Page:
Field Herping is the act of observing reptiles and amphibians in the wild. The following list of recommendations will help ensure that while people are out observing these species, they are not inadvertently harming the animals or their habitats in the process.
Salamanders and frogs should not be handled or mauled. These amphibians have very absorbent skins and the oils and salts from human hands can seriously harm them. Chemicals on the hands such as insect repellents, sunblock, and lotions can further cause damage and even cause death. The risk of skin damage that could result in secondary skin infections, as well as bone and muscle injuries from struggling are also a threat.
Furthermore, when searching for salamanders it is important not to attempt to flip or turn over rocks or logs that are wedged deep into the ground – as this can destroy sensitive micro-habitats. After flipping light surface cover, individuals can gently nudge the salamander’s tail so it will move to the adjacent area before the cover is returned. This will ensure the salamander is not crushed. Make sure to not be wearing ANY chemicals (i.e sunblock, bug repellents) on the hands. Bug jackets, tick garters, lint rollers (for tick checks), hats, and sunglasses, eliminate the need for such chemicals when herping. Always make sure cover is returned exactly as you found it. Do not destroy old logs or strip away bark from dead wood or trees to find species.
The micro-habitats under cover objects (rocks, logs) have very specific conditions (moisture levels, temperatures, etc). As such, do not flip the same cover objects over and over. This can disrupt such conditions.
If you encounter a breeding pool of amphibians be sure to admire this from the shoreline only. Entering the pool can disturb the salamanders, frogs, and potentially kill them, or destroy their eggs when they are crushed under foot.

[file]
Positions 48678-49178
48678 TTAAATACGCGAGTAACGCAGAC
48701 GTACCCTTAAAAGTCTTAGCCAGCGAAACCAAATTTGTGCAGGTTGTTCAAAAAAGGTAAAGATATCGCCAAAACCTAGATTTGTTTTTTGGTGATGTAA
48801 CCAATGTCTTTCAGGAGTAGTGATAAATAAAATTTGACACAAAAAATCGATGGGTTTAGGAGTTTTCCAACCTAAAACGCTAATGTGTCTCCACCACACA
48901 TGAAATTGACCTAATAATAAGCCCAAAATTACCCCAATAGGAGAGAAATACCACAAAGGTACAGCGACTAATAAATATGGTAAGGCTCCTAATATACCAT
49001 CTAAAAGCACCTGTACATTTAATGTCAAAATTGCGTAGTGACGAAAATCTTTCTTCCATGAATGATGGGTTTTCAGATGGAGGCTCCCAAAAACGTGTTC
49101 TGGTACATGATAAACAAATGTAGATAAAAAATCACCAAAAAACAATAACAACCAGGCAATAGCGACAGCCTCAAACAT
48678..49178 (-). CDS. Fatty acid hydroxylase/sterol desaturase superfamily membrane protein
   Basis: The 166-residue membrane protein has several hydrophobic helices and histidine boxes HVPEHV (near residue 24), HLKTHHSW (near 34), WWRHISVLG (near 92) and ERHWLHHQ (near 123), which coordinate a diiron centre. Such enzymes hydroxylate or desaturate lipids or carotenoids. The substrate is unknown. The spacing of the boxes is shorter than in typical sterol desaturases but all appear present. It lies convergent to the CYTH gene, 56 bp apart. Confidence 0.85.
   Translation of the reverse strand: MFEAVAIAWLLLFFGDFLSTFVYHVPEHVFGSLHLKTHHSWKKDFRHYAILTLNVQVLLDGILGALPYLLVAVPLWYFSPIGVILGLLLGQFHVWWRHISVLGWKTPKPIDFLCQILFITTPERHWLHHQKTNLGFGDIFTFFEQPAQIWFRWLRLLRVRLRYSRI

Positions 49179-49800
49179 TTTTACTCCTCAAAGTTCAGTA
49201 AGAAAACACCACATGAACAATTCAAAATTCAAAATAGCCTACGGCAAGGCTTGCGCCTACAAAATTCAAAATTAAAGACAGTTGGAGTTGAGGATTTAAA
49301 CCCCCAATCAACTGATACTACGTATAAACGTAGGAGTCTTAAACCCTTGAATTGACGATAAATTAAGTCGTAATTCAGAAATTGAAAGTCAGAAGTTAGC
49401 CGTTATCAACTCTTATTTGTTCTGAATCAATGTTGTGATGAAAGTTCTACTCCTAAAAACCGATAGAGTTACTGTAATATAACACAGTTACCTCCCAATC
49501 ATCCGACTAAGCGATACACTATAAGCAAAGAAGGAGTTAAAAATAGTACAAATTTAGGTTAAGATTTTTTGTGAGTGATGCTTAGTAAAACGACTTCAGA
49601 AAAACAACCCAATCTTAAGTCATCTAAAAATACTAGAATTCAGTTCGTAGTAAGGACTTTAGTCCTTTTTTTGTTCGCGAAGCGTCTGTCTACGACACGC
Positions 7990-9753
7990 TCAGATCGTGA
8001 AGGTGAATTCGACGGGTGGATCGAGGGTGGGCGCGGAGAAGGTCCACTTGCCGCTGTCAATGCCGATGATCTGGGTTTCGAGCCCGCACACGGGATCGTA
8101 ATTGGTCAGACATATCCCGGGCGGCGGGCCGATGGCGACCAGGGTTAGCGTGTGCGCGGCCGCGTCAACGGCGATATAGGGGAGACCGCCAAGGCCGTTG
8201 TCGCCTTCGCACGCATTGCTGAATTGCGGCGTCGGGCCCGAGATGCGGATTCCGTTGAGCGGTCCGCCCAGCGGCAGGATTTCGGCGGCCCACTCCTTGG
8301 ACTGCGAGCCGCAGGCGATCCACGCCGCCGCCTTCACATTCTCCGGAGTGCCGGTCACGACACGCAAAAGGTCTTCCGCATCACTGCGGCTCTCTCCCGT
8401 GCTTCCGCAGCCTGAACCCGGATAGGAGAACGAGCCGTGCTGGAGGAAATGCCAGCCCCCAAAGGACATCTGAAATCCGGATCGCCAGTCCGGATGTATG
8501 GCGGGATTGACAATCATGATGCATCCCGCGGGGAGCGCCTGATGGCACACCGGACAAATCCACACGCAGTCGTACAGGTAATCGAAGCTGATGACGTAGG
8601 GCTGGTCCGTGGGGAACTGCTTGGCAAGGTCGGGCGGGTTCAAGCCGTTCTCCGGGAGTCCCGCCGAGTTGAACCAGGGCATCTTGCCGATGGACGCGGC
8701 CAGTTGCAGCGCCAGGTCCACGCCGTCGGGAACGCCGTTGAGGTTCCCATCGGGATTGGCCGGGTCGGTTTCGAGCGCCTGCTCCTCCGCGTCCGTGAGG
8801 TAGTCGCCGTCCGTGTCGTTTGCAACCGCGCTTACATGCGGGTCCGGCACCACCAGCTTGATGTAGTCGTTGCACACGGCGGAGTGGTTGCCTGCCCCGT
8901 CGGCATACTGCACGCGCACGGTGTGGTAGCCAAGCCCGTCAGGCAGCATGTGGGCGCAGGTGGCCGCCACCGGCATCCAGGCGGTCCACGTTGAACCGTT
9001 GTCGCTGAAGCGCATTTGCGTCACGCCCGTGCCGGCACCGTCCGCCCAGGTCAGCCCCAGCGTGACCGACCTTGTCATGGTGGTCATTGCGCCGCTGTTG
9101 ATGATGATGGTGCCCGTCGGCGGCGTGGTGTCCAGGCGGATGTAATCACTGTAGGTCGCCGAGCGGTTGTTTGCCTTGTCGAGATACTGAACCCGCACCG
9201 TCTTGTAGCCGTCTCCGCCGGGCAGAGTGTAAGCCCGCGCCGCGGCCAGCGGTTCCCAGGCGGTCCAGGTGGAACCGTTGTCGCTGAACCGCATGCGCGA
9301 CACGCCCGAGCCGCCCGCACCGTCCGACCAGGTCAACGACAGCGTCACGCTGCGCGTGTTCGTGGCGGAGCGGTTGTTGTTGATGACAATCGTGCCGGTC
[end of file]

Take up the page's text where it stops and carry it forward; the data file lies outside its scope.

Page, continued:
When out in natural areas herpers should avoid stepping on flat boards and logs that are placed on trails. Such cover often attracts salamanders and other animals (snakes, small lizards). Such objects are often placed on trails where dips or depressions occur as these areas often become muddy and mucky. As such trail users may set cover down here to make ‘bridges’. Unfortunately, salamanders may then use these boards and logs as cover. When people step on them the salamanders can become crushed and killed. Therefore, to prevent accidental kills, people are encouraged not to step on cover that is laid on trails or paths, but to instead bring rubber boots, water shoes, or other appropriate footwear so they can navigate through soggy spots. Individuals can also help by not putting out their own cover on trails.
Do not move, transport and release reptiles and amphibians from one field site to another.
Not removing animals from the wild and being discreet with areas that are home to rare species is very important.
Reptiles and Amphibians (herptiles) are often illegally collected from the wild for the pet trade, personal pets, and bait. Herptile species are also collected for food (snakes, turtles, and mudpuppy salamanders are just a few species that have turned up in food markets in North America alone). Herptiles are a also often killed due to fear (especially snakes). As such herpers are encouraged to post photos of their findings, but not exact locations.
When out, if you encounter research equipment or set-ups, do not disturb these. Interference could alter results, which could affect important conservation efforts to help reptiles and amphibians.
Those who partake in field herping are encouraged to take steps to try and prevent the spread of Bsal/Bd fungus. These fungi can rapidly kill amphibians. According to Amphibiaweb, cleaning boots and field equipment (such as dipnets) with a 10% Clorox (bleach) solution in water is one of the most common (and inexpensive) ways to prevent inadvertent transportation of Bd by humans. Make sure to disinfect and thoroughly rinse (as bleach is toxic) between sites. For more information on disinfecting protocols, click here.